Brazilian Fish Stew (Moqueca)

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This is a really hearty, beautifully flavoured fish stew that hails from Brazil (they call it Moqueca).  The fish is simmered in a lovely tomato, coconut, pepper and garlic sauce and the whole dish is topped with fresh coriander, chilli and a squeeze of lime.  I have simplified it slightly so it only takes 25 minutes to make.  Next time I will eat the stew with a hunk of baguette to soak up the flavours!  Wonderful.

Brazilian Fish Stew (Moqueca) – serves 2

Oil, for frying

1 onion, sliced thin

1 red pepper, sliced thin

2 cloves garlic, crushed

Tin chopped tomatoes

Carton of coconut cream (160ml)

Salt and pepper

2 fillets white fish, chopped in to large chunks (I chose pollack as it is good value!)

Handful coriander, roughly chopped

1 red chilli, chopped small

2 lime quarters, for serving

Heat the oil on a medium heat and fry the onion and pepper for about 7 minutes, stirring regularly, until softening.  Add the garlic and 1/2 the chopped chilli and heat for a minute, then add the tin of chopped tomatoes, coconut cream, salt and pepper.   Heat for 2 minutes then add the fish on top.  Make sure it is mostly covered by the sauce.  Simmer for around 12-15 minutes, until cooked through, turning over halfway.  Spoon in to bowls then top with the remaining chilli, coriander, and a wedge of lime for squeezing.  Enjoy with crusty bread and a cold drink!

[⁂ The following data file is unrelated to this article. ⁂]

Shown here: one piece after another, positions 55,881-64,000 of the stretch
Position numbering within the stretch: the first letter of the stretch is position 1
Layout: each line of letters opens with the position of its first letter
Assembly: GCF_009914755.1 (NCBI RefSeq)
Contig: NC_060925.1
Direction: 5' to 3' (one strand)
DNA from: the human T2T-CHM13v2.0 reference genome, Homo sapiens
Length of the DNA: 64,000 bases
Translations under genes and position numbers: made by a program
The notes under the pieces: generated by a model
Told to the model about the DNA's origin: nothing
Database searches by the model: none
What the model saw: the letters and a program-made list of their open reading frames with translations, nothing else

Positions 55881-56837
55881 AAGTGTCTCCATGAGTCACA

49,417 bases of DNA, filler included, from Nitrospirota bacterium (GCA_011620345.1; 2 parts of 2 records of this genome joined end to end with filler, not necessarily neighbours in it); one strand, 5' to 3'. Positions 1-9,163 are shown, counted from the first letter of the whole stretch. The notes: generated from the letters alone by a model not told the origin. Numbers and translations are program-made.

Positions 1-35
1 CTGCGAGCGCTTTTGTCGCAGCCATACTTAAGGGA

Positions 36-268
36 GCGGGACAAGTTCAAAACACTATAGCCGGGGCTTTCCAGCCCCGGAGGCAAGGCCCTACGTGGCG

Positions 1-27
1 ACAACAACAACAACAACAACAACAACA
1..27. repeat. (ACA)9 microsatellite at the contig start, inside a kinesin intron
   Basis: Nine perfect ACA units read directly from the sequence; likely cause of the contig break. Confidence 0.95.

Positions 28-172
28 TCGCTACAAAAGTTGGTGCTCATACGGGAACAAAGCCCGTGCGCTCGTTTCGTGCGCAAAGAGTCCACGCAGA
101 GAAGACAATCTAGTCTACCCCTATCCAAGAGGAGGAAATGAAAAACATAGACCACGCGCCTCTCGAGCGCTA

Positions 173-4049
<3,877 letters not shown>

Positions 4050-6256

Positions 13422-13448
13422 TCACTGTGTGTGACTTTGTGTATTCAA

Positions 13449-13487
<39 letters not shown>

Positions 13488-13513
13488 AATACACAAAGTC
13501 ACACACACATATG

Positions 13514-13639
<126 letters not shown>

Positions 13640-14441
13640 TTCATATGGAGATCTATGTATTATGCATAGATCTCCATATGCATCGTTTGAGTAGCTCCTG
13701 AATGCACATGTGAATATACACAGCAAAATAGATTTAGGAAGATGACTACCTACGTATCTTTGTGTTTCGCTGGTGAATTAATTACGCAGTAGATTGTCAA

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Family-Fun Asian Buddha Bowl

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You may have seen Buddha Bowls before – they are basically bowls filled with little mounds of different foods, usually vegan.  I decided to mix it up and put together a quick, non-vegan, family-friendly Asian Buddha Bowl: sushi (shop-bought of course!); edamame beans in their pods (just defrost them and cut off the ends for easy popping); chocolate covered rice cake; fruit; prawn crackers and salted peanuts.  Us adults also had kimchi (a sort of spicy, fermented Korean coleslaw – not sure what I make of this yet!)

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The kids loved having all the different bits of food in their bowl and especially enjoyed the sushi (they stuck with the more familiar rice and salmon option rather than the more complex filling).  They didn’t finish every single thing and I didn’t pressure them to, as I think the fun of experimental eating makes the little rascals more likely to be adventurous in the long-term anyway.

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I’m going to try some other Non-Orthodox Buddha Bowls in the future – the options are endless.  Suggestions are very welcome!

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